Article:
International Record Review: outstanding.
The four cantatas on this recording are dated 1725, a year during which Bach appears to have devoted himself less regularly than previously to the writing of cantatas. Whatever the reason might have been for this, the cantatas that he did compose are far from being routine affairs. Lobe den Herren (Praise to the Lord), BWV 137, is a case in point: in it Bach includes the original text of the famous hymn, and also uses the familiar melody in all five movements to a greater or lesser degree. To impose such limitations must have been a challenge to himself as a composer, and the imagination and technical skill with which he fulfilled his task are striking. Another impressive moment is the opening movement of Gott der Herr ist Sonn und Schild, BWV79. This was written for the Feast of the Reformation, and with its horns and timpani it conveys a festive magnificence suitable to the occasion. The remaining two cantatas are both associated with a biblical allegory. In the case of BWV 168, the parable of the Dishonest Steward gives Bach the opportunity of composing a thunderous demand for a reckoning of accounts in the opening bass aria Tue Rechnung!, as well as letting the tenor sing about interest and capital in the most beguiling manner in the aria Kapital und Interessen. BWV164 on the other hand deals with the parable of the Good Samaritan, with the expressive alto aria Nur durch Lieb und durch Erbarmen… (‘Only through love and through pity’) providing an emotional centre, with its accompaniment of two flutes.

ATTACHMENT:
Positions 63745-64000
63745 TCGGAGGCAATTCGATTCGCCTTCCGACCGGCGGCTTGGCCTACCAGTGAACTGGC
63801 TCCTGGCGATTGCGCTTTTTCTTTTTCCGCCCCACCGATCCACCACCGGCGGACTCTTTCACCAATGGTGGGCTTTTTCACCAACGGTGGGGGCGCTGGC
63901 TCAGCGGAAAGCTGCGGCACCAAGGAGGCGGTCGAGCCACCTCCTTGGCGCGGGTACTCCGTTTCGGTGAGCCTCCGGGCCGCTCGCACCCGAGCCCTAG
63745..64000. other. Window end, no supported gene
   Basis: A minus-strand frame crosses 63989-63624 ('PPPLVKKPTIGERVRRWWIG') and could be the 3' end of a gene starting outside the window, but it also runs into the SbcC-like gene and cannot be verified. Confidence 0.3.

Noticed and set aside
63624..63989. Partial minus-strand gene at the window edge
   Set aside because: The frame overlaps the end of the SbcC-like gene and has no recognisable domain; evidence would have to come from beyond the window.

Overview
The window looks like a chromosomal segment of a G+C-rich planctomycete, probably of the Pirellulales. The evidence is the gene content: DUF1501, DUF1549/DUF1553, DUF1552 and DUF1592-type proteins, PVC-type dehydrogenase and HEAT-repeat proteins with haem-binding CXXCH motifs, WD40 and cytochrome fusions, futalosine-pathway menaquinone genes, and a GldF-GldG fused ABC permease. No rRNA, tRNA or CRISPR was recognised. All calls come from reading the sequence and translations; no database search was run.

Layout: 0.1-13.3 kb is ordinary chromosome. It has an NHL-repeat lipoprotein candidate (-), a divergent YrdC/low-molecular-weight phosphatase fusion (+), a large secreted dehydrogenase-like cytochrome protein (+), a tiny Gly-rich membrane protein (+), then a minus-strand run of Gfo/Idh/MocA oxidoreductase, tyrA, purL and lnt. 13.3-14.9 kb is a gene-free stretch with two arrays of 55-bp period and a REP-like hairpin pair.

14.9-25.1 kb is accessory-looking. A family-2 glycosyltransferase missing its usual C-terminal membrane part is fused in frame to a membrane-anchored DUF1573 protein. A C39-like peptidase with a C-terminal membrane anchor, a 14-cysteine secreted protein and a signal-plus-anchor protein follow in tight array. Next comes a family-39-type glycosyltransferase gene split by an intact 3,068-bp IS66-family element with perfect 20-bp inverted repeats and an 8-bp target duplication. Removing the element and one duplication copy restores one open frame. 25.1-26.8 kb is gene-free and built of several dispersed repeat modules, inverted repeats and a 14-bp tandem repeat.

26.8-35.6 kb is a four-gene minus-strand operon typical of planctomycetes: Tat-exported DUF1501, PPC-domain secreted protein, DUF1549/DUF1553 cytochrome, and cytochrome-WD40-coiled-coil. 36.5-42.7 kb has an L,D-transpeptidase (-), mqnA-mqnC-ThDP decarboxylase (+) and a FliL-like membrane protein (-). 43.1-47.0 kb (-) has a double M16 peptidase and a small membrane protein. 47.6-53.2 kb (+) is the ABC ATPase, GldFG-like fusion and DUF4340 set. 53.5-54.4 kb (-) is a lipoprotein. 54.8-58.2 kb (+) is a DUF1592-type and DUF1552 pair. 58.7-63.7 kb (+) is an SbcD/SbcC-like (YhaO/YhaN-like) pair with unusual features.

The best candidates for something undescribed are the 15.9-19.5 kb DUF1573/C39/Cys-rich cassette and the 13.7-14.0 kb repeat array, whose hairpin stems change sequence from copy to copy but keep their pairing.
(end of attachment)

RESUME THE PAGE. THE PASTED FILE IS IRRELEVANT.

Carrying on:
Extra material for download